In the former Soviet Union, the Red Army hockey team fueled national pride and propaganda.

“Red Army,” a fascinating documentary that centers primarily upon Viachaslav “Slava” Fetisov, the Soviet Olympic gold-winning team’s captain, is dramatic, amusing and tragic.

More than a sports story, “Red Army” explains Soviet culture and history. Freedom and creativity, as practiced in the sport of hockey, existed within one of history’s most repressive societies.

“Red Army” director Gabe Polsky’s parents immigrated to the U.S. from the Soviet Union. When he was growing up in democratic America, his parents said little about life under Communist rule. But when Polsky was a 13-year-old hockey player, a coach from the Soviet Union introduced him to Soviet-style hockey.

Polsky’s knowledge of Soviet hockey informs “Red Army” in revealing ways. Footage of Soviet-schooled players, including Fetisov’s teams, shows how superior they were to U.S. and Canadian hockey teams. The team-oriented Soviets practiced the art of hockey, unlike their graceless, individual-centric competition.

“Red Army” opens with the pre-president Ronald Reagan. “It is sheer folly for us not to make every conceivable preparation to win,” Reagan says in a black-and-white clip.

In the Soviet Union during the Cold War that Fetisov says he’s never heard of, the Red Army hockey team made every preparation to win. Hockey, and sports in general, was a proxy for war.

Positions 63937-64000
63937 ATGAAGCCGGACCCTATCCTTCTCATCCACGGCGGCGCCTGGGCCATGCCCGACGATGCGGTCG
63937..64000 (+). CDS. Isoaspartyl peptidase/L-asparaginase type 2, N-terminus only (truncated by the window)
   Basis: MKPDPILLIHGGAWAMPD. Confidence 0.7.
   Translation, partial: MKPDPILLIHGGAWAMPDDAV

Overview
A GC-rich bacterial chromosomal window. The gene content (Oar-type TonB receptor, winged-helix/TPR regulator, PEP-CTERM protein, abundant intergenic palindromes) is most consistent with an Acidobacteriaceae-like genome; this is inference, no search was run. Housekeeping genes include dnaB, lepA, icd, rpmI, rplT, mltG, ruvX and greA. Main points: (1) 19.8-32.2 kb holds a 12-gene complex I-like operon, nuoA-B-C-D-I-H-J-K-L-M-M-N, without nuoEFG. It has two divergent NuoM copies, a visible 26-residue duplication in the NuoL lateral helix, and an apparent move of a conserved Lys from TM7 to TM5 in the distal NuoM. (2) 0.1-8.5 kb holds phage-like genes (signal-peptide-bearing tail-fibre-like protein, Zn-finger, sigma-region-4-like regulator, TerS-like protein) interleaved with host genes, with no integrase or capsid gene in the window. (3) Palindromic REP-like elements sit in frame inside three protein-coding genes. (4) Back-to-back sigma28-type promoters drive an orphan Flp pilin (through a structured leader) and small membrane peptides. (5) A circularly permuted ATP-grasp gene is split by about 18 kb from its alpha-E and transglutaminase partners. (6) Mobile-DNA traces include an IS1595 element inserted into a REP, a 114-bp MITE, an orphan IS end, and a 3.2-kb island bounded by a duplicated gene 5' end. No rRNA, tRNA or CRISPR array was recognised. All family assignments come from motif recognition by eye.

Fetisov comes off as an honest guy who reveals the good, the bad and the ugly. From a western vantage point, the not-so-good includes a childhood during which Fetisov’s family shared a 400-square-foot, waterless apartment with two other families.

Those living conditions didn’t matter to the future hockey star, a native of Moscow born in 1958. “I was happy kid,” he says. “I play game. I play hockey.”

After the Soviets made hockey a national priority, 9-year-old Fetisov was ready to be cultivated for sports glory. National hockey team players were automatically members of the Red Army.

The intriguing characters who appear in the documentary include the grand old man of Soviet hockey, Anatoli Vladimirovitch Tarasov. He fostered invention, dancelike movements and ensemble work. If Tarasov was the team’s fairy grandfather, replacement coach Viktor Tikhonov was its evil stepfather.

“Red Army” includes behind-the-scenes Soviet political drama, betrayal by one brother hockey player of another, chilling repression and suffering. Most of the suffering involves the brutal Tikhonov. But there’s also Fetisov and his teammates’ victories and their bonded in sweat and blood brotherhood.

“Red Army” didn’t receive an Oscar nomination for best documentary. It deserved one.